Tuesday, July 28, 2015

Book Review: Guthrie's 2 Corinthians

Another short book review for NetGalley: George H. Guthrie, 2 Corinthians (Baker Exegetical Commentary on the New Testament; Baker Academic, 2015).

It's difficult to summarize a commentary as detailed as this in only a few words, so I will focus here on just a few short passages in this fine book from Guthrie. 

First, on Paul's use of triumphal imagery (a word-picture that draws from the Roman Empire's victory parades): Guthrie makes a strong argument that "Paul actually distinguishes himself and his ministry from those who 'are being destroyed,' who are spiritually aligned with death, a point that speaks quite loudly against the interpretation that he sees himself as represented by the captives in the triumphal procession." I'm not entirely convinced, as I think the "captives" interpretation agrees with Paul's theology of suffering in 2 Cor (and throughout his letters, for that matter) in ways that remain underappreciated in the church; but Guthrie's argument may yet change my mind as I continue to reflect on it.

Second, concerning Paul's statement that "as long as we are at home in the body we are absent from the Lord" (2 Cor 5:6): I appreciate Guthrie's sensitive treatment of Paul's theology here. He skilfully unpacks what Paul is (and is not) saying by using words like endēmeō ("to be at home"/"in a familiar place") and its opposite, ekdēmeō (to be away, in an unfamiliar place; the alien-ness of this term could have used more elaboration): "So long as Paul is 'at home' in his mortal body, he is 'away from' the presence of the Lord. This does not mean that Paul doubts the presence of Christ, through the Spirit, in the believer's life prior to death or at the parousia [the return of Christ]," but rather that our relationship with Christ "will change both spatially and qualitatively at death and will be consummated at the resurrection from the dead." As I've been wrestling with this passage in Paul, personally and theologically, off and on for the past few months, I deeply appreciate Guthrie's thoughtful engagement with what Paul means by absence and presence.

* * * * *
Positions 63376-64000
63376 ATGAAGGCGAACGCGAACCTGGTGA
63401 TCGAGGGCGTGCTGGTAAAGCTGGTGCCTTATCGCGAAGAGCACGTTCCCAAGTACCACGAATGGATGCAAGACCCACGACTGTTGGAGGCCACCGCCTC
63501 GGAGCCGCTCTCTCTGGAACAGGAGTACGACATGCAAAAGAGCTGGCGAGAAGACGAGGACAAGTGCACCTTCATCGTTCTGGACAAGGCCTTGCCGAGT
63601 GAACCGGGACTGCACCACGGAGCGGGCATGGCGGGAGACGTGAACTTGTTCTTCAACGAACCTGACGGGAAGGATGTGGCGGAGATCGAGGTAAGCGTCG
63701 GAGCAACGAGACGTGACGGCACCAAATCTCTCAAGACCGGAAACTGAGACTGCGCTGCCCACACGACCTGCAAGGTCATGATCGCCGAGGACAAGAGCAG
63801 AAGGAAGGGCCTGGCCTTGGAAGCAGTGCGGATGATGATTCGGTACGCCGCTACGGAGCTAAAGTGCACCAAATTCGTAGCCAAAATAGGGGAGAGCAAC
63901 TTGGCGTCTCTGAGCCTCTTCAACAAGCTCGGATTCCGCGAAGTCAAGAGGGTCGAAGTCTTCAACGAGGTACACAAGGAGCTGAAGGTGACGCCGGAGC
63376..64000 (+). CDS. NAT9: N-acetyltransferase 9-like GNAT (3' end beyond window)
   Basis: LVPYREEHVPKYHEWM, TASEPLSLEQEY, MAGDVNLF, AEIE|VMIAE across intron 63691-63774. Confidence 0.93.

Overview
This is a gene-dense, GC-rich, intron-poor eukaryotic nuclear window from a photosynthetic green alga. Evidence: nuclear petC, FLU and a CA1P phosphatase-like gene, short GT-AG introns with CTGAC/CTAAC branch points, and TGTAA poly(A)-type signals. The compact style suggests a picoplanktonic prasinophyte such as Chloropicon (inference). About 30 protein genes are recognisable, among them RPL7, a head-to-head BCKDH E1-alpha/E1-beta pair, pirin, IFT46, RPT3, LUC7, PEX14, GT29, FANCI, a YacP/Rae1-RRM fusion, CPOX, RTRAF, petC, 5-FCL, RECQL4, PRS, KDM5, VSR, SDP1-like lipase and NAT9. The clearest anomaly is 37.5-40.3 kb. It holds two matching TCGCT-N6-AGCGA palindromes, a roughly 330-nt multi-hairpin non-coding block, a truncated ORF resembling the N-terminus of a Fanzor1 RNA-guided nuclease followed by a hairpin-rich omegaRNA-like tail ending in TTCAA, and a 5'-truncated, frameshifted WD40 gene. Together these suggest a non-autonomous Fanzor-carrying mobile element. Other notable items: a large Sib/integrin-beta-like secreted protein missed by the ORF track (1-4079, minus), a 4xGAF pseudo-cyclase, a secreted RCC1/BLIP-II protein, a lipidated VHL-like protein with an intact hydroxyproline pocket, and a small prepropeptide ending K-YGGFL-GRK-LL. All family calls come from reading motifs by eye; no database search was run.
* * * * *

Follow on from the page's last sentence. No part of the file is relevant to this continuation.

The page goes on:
Third, one of Guthrie's introductory statements proves helpful throughout the reading of the commentary as a whole: "one approach to grasping the book's reason for being is to analyze the relational network reflected in its pages." This is put simply enough, but Guthrie unfolds this statement into the relationships between (1) Paul and his God, (2) Paul and the Corinthians (in keeping with the ministry and sphere of influence God assigned to him: 2 Cor 10:13-14, as Guthrie notes), and (3) Paul and his opponents at Corinth (including, of course, attendant disagreements about what true apostleship looks like). As he begins to chart the ways in which these relationships intertwine and inform one another, and the ramifications of each, we begin to suspect what the rest of the commentary goes on to prove: Guthrie is offering us a reading of 2 Corinthians that will keep us prayerfully reflecting -- and faithfully responding! -- for quite some time. 

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